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On The Rumba River

by Jacques Sarasin
First Run Icarus Films, New York, NY, 2006
DVD, 86 mins., col.
DVD Sales: $398.00; DVD rental: $125

Distributor’s website: http://www.frif.com.

Reviewed by Jonathan Zilberg


On the Rumba River is more significant as a social documentary about the tragic history of Zaire and the Democratic Republic of Congo and the surrounding region than as a film of Zairean Rumba music per se. It conveys little of the dynamic sensual passion and none of the energy for which Zairean Rumba is best known and appears to have been inspired by the vastly more effective documentary about Cuban jazz, The Buena Vista Social Club. Sarasin’s film provides no hint of the immense continental and transcontinental success of the tradition. Instead, one is forced to witness the disaster that is Papa Wenda’s and the common person’s lot in Kinshasa and Brazzaville on the lower reaches of the Congo River. Above all, the film is an account of a pitiful attempt to revive this one man’s career and the impossible dream of getting a gig for his band in America so as to reclaim a space for a musician who was one of President Mobutu’s favored arriviste cultural thugs——by his own account.

As recounted by Gary Stewart in Rumba on the River (1999) and in Graeme Ewens’ "Heart of Danceness" in World Music (2000), African Rumba, its well spring being Zaire, is not Rumba in its West Indian sense but a complex combination of Cuban inspired musical styles. After Cuban Rumba took off in New York in the 1920s and in London in the 1930s, it was transformed in the 1930s and 1940s and thereafter into African Rumba known as Soukous, the word being derived from the French word secouer
——to shake. After African jazz emerged in the 1950s and the post-independence political conflicts in the 1960s, Zairean musicians began migrating to Uganda, Tanzania, and Kenya where they continued to sing in Lingala. In the 1980s the Rumba scene took off in Paris and London as best represented in Papa Wemba’s success there. Later, in the 1990s, a fast paced even more intensely sexual form known as Kwasa Kwasa became so popular in Zimbabwe and South Africa as to dominate local music when musicians such as Pepe Kalle the Elephant Man thundered onto the scene. In more recent years in Zaire, the hyper-aggressive sexuality of the latest form of Rumba known as Ndombolo has been considered by the Museveni government to be so obscene as to have been deemed illegal. Naturally, it subsequently became more popular than ever——especially the frenzied whistling and gyrating of the new dance——the Bill Clinton.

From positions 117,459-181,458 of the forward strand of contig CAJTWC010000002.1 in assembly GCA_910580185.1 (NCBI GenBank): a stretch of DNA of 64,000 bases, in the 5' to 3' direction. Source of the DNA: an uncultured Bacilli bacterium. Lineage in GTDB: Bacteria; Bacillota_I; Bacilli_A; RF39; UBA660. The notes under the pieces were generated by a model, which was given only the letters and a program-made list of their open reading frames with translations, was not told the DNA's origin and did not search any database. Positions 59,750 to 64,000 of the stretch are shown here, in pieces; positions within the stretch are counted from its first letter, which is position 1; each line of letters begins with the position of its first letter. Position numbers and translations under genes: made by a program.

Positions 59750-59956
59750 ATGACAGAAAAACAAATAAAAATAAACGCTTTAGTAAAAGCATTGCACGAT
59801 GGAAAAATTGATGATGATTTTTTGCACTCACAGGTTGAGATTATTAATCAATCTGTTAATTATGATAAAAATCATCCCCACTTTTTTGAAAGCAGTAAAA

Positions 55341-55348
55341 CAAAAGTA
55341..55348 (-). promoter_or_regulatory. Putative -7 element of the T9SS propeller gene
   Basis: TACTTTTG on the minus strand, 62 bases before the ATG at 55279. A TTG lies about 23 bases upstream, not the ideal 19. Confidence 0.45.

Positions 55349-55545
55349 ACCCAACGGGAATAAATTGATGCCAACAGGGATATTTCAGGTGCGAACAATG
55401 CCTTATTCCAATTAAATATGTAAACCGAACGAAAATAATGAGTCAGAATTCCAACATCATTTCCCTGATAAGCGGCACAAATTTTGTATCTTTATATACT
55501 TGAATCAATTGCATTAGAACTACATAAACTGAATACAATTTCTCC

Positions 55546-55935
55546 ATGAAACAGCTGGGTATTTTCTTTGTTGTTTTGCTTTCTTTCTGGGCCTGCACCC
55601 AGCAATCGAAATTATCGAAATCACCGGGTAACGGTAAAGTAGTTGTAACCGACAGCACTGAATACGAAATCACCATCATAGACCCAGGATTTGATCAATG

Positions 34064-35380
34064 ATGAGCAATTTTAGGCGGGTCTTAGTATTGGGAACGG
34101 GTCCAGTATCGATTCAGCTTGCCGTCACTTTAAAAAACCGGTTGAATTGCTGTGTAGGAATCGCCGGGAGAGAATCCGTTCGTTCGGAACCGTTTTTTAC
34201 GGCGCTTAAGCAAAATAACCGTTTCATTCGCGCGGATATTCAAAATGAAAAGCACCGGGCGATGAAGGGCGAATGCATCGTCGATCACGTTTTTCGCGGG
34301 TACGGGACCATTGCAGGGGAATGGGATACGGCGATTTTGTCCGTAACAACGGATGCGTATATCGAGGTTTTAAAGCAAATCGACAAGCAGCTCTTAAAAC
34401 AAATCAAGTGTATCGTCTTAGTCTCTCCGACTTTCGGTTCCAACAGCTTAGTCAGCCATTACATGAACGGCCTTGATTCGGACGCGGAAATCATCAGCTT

If viewers of this film did not have this background to go on, they would think that there was no music to be had in Zaire, never mind any joy or wealth such as best expressed in the decades long fabulous opulent expressive life of the sapeurs whose competitive prestige depends on their public displays of the latest and most expensive European designer clothing and Italian shoes. In contrast, there is an intensely flat and depressive quality to this film. In fact, in order to best get a visual sense of the lack of energy in this film, one should be sure to watch the film Touki Bouki to understand the sheer joie de vivre that can be found in these ghettoes and thus something of the jouissance that gives Rumba its power.